When I glance back over the notes from my recent interview with expatriate fiction writer Roy Kesey in Beijing, I notice the things I’ve written in a section devoted to his early years in particular: Parents devout Christians. Father college administrator who taught him to play the stock market when he was “ten or so.” Roy deferred paying tuition to Georgetown to “work the penny stocks” and lost it during the Black Monday crash of 1987. Had to leave Georgetown. Applied for and won scholarship to Oxford University. Studied philosophy and literature.
Each factoid is rich with information, yet it is their proximity to one another—all these slightly paradoxical bits neatly aligned in a list—that makes them startling. In a scattershot interview that lasts more than an hour, Kesey never offers me a simple or a bland explanation, never allows my mind to begin to wander, never gives me a moment to jot down a general observation when a specific story is at its root. His life, like his fiction, reminds me of the murals of Zak Smith or the “combines” of Robert Rauschenberg: Its majesty derives from the confluence of the mini-units, the way the fascinating details cohere and form a whole that you can see without having to squint.
After college, the writer whose “Dispatches” from Beijing are one of the bright spots on McSweeney’s Internet Tendency and who last year signed a four-book deal with Dzanc Books—the first of which, the story collection All Over, was published last October—spent time teaching at universities in France and Peru before accompanying his Peruvian wife to China. “Juan Morillo is a Peruvian writer I really respect,” Kesey says. “He’s been in Beijing for the last thirty-two years.” Kesey, together with his wife, Lu (a diplomat), and two kids, have been here for five.
Kesey answers my questions while enjoying an espresso at Beijing’s Bookworm Café, a setting that’s part-library, part-restaurant, part-performance space, part-bookstore. There are black tables, black faux-wicker chairs, spinning ceiling fans, cabinet-sized Chinese air conditioners in the corners, bookshelves lining the walls, and a mixture of bee-bop, electronica, and rock emanating at low volume from the sound system. I ask him about other Latin American writers he enjoys. “I’m a big Borges fan,” he says, “but I really love [Julio] Cortázar. He’s Argentinean, sort of a half-generation after Borges.”
Until recently, Kesey, Morillo, and others have been atypical members of Beijing’s expat writing scene. The majority of English language books published by Western writers living in China have been of the nonfiction variety. Beijing, despite its cheap food and beer—two dollars worth of Chinese yuan will buy you a nice Chinese meal or a twelve-pack of Tsingtao beer—has yet to become the Paris of the 21st century. In the expatriate cafés that radiate from the northeast hub marked loosely by the embassies and the Sanlitun strip of Western bars—places like Moré (Spanish tapas), Purple Haze (Thai menu, largely foreign clientele) and the Bookworm (French menu café)—you’ll find plenty of writers, but most of them are stringing for the local English language periodicals or posted in Beijing for short stints by one of the larger English language dailies in England or the U.S.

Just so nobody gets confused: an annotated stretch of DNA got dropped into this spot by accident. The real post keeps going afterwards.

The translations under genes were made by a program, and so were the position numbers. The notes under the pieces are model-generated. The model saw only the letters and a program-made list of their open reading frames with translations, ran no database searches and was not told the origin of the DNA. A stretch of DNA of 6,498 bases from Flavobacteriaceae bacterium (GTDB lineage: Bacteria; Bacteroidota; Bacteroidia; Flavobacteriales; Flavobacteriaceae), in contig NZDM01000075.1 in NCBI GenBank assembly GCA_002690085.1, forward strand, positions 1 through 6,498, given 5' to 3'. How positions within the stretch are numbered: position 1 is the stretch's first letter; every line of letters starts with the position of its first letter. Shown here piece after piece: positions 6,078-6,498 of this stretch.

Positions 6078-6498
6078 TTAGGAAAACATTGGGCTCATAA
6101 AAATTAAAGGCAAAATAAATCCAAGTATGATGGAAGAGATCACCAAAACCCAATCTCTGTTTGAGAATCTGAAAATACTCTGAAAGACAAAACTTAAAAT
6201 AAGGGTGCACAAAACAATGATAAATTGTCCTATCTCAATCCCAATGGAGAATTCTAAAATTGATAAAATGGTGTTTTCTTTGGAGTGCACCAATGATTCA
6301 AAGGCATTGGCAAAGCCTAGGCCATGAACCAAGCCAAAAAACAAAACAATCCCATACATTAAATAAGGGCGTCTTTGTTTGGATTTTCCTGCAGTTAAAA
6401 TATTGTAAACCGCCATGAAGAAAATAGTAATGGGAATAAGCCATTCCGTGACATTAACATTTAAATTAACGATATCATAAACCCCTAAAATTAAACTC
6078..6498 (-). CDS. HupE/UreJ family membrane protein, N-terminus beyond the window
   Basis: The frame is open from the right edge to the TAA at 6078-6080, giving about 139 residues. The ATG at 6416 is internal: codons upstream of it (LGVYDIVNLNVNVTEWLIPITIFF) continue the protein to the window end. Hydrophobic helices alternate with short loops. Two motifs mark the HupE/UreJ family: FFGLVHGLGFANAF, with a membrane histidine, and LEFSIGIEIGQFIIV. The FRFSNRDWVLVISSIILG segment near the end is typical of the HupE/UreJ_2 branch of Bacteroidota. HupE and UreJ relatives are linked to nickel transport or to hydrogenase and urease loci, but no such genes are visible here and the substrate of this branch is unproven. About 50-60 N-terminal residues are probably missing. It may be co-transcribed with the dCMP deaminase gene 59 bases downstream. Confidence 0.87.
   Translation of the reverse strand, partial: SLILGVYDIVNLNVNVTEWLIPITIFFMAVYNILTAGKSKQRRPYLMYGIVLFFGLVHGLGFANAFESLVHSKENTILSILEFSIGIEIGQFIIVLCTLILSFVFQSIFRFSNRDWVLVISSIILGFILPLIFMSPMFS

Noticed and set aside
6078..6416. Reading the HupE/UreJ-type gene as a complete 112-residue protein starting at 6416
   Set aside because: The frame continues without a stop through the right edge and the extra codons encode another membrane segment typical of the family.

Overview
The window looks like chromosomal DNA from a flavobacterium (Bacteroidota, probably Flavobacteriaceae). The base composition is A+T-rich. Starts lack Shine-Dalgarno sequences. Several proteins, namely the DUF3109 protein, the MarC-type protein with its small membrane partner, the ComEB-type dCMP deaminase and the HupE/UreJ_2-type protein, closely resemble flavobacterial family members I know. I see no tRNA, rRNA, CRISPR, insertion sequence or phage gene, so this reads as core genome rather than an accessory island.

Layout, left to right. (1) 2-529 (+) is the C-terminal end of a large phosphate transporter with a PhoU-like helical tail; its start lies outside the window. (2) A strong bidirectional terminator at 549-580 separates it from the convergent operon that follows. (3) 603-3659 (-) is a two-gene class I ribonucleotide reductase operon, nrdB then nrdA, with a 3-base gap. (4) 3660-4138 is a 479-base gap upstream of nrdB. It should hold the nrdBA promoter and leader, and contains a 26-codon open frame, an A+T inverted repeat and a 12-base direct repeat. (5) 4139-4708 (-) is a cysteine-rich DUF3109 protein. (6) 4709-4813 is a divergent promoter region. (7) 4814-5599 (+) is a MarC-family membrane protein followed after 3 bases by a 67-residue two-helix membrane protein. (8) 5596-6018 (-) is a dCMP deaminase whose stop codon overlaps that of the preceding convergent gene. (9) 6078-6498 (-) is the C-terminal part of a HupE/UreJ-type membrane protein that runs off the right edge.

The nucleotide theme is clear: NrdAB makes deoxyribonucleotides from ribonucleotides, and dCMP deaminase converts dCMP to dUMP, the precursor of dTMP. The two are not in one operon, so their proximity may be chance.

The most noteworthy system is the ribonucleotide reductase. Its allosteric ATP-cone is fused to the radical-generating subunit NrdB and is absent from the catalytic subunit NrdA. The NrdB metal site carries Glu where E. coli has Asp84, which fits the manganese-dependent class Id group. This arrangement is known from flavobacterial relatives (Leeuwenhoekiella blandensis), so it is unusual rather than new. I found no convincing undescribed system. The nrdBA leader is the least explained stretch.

The journalists tend to work hard to master Mandarin—the official language of the People’s Republic of China—but move away once they become successful. For example, in 2004 Ian Johnson published Wild Grass: Three Stories of Change in Modern China (Pantheon) after winning a Pulitzer for his China coverage while working for the Wall Street Journal in 2001, but he’s since been shifted to the newspaper’s Berlin bureau. Similarly, Peter Hessler won acclaim for his books Rivertown: Two Years on the Yangtze (HarperCollins, 2001) and Oracle Bones: A Journey Between China’s Past and Present (HarperCollins, 2006) and landed a gig to write for the New Yorker about China but has since moved to Colorado.
Meanwhile, an expat fiction scene is beginning to emerge in Beijing. Kesey, whose writings range from humorous realism, a la George Saunders in Shanghai, to surrealist postmodern displacement—one of his stories, “Martin,” is the faux-report of a patient “pretending” to be a doctor “treating” an actual guitar string that she “thinks” is a man who thinks he is a guitar string—recently ran a fiction writers workshop at the Bookworm. Jenny Niven, the twenty-six-year-old Glaswegian literary events coordinator at the Bookworm (the café also includes a thirteen-thousand-volume, four-thousand-member English-language lending library), keeps a parade of visiting and local writers marching through its doors for weekly readings. From March 6 to March 21, the café hosted a full-on literary festival: two weeks of panel discussions, workshops, and book signings by China-centric novelists Adam Williams and Catherine Sampson, poets Justin Hill and Edward Ragg, translator Eric Ambrahamsen, journalists Rob Gifford and Melinda Liu, and business writers Tim Clissold and James McGregor, among others.